Arushi Children Home for Girls
Arushi was SBT’s first girls’ home. It offers 24-hour shelter and care to 50 girls between the ages of five years to 18 years. It is currently located in Gurugram.

Udaan-Rose Children Home for Girls
Udaan-Rose children’s home was initiated with the support of Give 2 Asia in March 2010. It started with eight girls and currently shelters 75 girls at a time. It is currently located in Kamla Nagar.

Residential Care: Children at the children’s home are provided shelter. A safe space is a felt critical need of children both boys and girls rescued from the unsafe streets. Aasra, Apna Ghar, Old Delhi Railway Station Open Centre (ODRS OC) DMRC Children’s Home are home for boys; Udaan and Arushi are children’s homes for girls. The children living in the homes get their own beds, clothes and hygiene kits. They spend their day according to a set routine living with other children. They develop a sense of belonging at the children’s homes considering it their own home.

Food and Nutrition: Besides serving the prime purpose of providing a ‘safe living space’ to children, children’s home offer a comprehensive package of services including food and nutrition. Children at the homes are provided three hot-cooked nutritious and well-balanced meals. Evening and special nutrition is provided to children suffering from malnutrition and undernutrition.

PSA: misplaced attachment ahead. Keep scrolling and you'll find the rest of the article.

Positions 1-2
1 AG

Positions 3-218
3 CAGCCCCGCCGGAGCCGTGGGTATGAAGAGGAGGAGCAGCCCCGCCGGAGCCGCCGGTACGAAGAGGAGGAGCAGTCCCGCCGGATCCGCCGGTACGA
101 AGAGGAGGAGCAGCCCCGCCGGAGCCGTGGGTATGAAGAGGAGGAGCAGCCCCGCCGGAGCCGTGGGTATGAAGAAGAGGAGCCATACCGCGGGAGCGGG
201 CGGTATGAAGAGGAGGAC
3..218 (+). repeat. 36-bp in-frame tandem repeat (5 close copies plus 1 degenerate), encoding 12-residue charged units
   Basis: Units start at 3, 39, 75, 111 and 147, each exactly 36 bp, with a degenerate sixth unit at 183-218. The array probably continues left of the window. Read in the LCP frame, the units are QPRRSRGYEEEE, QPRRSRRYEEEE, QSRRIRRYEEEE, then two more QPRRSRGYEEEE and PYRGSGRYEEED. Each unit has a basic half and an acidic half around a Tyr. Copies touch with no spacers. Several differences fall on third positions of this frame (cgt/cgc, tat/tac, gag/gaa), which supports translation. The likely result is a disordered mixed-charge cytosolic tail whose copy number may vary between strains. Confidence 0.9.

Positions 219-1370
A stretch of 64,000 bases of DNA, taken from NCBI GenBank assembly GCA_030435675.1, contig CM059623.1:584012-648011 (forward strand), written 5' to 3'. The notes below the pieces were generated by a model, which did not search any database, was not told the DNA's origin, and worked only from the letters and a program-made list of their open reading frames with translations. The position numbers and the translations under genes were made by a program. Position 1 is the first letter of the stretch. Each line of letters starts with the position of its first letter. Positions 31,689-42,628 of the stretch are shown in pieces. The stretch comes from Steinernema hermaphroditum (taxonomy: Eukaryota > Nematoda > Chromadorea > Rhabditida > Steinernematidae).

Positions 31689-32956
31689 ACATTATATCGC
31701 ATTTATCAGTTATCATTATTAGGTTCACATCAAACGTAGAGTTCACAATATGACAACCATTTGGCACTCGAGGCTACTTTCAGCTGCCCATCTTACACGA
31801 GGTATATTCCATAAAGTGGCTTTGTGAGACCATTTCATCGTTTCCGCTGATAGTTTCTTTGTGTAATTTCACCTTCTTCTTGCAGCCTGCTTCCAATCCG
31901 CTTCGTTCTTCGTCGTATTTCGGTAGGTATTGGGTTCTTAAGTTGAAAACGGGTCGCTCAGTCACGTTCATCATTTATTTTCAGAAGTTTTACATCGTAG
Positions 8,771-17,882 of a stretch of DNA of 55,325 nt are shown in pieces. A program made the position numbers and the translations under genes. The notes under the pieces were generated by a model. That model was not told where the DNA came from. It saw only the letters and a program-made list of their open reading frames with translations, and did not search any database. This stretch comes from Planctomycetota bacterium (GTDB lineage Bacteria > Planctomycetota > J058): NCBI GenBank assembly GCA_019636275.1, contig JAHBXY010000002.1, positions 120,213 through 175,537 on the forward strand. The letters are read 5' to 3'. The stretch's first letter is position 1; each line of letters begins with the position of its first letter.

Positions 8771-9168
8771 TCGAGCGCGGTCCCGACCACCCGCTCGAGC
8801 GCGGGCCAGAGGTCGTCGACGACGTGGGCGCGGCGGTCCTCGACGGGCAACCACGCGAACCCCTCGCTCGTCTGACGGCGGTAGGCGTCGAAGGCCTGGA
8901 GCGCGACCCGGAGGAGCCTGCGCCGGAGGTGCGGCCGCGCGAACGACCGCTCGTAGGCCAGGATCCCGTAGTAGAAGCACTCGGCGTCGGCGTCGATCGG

Education: At all the children homes, education of children is given utmost importance. Children whether coming for short stay or long stay are exposed to and involved in educational activities. Given the differential learning needs of children, education is imparted through formal, informal and open schooling. In-house classes are conducted by SBT teachers in a play-way and participatory manner. The children who come for long stay are prepared to join formal schools. The transition of out of school children to formal schools is a definite success paving the way for their vocational training and job placement.
Medical Care: In order to ensure that children are protected against all infections and ailments, medical social workers along with medical coordinator organise regular check-ups and vaccination camps of children. SBT’s in-house doctors conduct these check-ups and camps. Additionally, dental, eye and ear-nose and throat (ENT) check-ups are also conducted at the children’s homes. Adequate medical care lays a strong foundation for physical health of children.